ICANNWatch
 
  Inside ICANNWatch  
Submit Story
Home
Lost Password
Preferences
Site Messages
Top 10 Lists
Latest Comments
Search by topic

Our Mission
ICANN for Beginners
About Us
How To Use This Site
ICANNWatch FAQ
Slash Tech Info
Link to Us
Write to Us

  Useful ICANN sites  
  • ICANN itself
  • Bret Fausett's ICANN Blog
  • Internet Governance Project
  • UN Working Group on Internet Governance
  • Karl Auerbach web site
  • Müller-Maguhn home
  • UDRPinfo.com;
  • UDRPlaw.net;
  • CircleID;
  • LatinoamerICANN Project
  • ICB Tollfree News

  •   At Large Membership and Civil Society Participation in ICANN  
  • icannatlarge.com;
  • Noncommercial Users Constituency of ICANN
  • NAIS Project
  • ICANN At Large Study Committee Final Report
  • ICANN (non)Members page
  • ICANN Membership Election site

  • ICANN-Related Reading
    Browse ICANNWatch by Subject

    Ted Byfied
    - ICANN: Defending Our Precious Bodily Fluids
    - Ushering in Banality
    - ICANN! No U CANN't!
    - roving_reporter
    - DNS: A Short History and a Short Future

    David Farber
    - Overcoming ICANN (PFIR statement)

    A. Michael Froomkin
    - When We Say US™, We Mean It!
    - ICANN 2.0: Meet The New Boss
    - Habermas@ discourse.net: Toward a Critical Theory of Cyberspace
    - ICANN and Anti-Trust (with Mark Lemley)
    - Wrong Turn in Cyberspace: Using ICANN to Route Around the APA & the Constitution (html)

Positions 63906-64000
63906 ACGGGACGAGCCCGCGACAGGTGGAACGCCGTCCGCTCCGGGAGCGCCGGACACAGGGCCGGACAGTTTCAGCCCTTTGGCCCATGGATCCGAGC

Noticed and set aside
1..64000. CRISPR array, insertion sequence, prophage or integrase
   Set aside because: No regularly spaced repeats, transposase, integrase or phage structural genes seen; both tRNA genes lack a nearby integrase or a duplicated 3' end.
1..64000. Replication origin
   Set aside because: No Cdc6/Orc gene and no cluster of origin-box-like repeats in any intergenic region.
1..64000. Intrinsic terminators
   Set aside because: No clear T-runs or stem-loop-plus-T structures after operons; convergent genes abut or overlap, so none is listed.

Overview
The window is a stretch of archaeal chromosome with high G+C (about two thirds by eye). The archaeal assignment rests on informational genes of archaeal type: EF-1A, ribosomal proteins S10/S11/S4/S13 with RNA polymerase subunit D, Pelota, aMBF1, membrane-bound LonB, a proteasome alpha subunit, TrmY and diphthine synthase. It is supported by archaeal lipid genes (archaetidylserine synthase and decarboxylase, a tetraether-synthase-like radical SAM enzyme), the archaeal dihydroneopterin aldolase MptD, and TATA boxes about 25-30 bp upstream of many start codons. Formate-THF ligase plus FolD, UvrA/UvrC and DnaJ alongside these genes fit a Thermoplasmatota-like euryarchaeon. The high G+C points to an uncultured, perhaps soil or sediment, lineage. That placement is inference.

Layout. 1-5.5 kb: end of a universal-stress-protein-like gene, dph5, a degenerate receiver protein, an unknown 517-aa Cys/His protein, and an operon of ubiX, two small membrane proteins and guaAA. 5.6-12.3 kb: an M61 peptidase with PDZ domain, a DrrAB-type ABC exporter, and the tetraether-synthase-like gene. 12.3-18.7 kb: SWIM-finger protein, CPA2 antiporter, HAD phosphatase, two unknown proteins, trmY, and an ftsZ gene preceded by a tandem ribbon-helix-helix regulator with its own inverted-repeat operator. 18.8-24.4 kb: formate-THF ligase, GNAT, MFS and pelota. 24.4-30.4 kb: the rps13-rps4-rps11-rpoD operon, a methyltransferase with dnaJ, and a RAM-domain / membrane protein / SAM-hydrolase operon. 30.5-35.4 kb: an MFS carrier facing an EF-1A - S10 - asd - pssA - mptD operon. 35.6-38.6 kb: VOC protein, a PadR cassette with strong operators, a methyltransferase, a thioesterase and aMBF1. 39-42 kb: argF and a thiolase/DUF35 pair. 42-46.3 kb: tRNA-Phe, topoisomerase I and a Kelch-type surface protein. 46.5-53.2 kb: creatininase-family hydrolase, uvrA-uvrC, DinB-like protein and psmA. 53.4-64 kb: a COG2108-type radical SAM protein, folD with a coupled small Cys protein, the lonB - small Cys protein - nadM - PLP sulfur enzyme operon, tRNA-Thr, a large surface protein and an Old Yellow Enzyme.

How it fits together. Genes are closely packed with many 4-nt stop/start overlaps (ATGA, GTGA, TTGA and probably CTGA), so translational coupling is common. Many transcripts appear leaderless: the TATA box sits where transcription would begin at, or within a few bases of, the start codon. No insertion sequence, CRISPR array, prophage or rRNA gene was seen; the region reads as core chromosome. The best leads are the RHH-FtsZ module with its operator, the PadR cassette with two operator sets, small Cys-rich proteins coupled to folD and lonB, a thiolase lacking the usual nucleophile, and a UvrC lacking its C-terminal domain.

- Form and Substance in Cyberspace
    - ICANN's "Uniform Dispute Resolution Policy"-- Causes and (Partial) Cures

    Milton Mueller
    - Ruling the Root
    - Success by Default: A New Profile of Domain Name Trademark Disputes under ICANN's UDRP
    - Dancing the Quango: ICANN as International Regulatory Regime
    - Goverments and Country Names: ICANN's Transformation into an Intergovernmental Regime
    - Competing DNS Roots: Creative Destruction or Just Plain Destruction?
    - Rough Justice: A Statistical Assessment of the UDRP
    - ICANN and Internet Governance

    David Post
    - Governing Cyberspace, or Where is James Madison When We Need Him?
    - The 'Unsettled Paradox': The Internet, the State, and the Consent of the Governed

    Jonathan Weinberg
    - Sitefinder and Internet Governance
    - ICANN, Internet Stability, and New Top Level Domains
    - Geeks and Greeks
    - ICANN and the Problem of Legitimacy

    Highlights of the ICANNWatch Archive
    (June 1999 - March 2001)


     
    This discussion has been archived. No new comments can be posted.
    Auerbach Weighs in for gTLD Lotteries | Log in/Create an Account | Top | 49 comments | Search Discussion
    Click this button to post a comment to this story
    The options below will change how the comments display
    Threshold:
    Check box to change your default comment view
    The Fine Print: The following comments are owned by whoever posted them. We are not responsible for them in any way.
    Re:A question re less market, more community
    by lsolum on Tuesday April 08 2003, @07:30AM (#11464)
    User #3416 Info | http://lsolum.blogspot.com/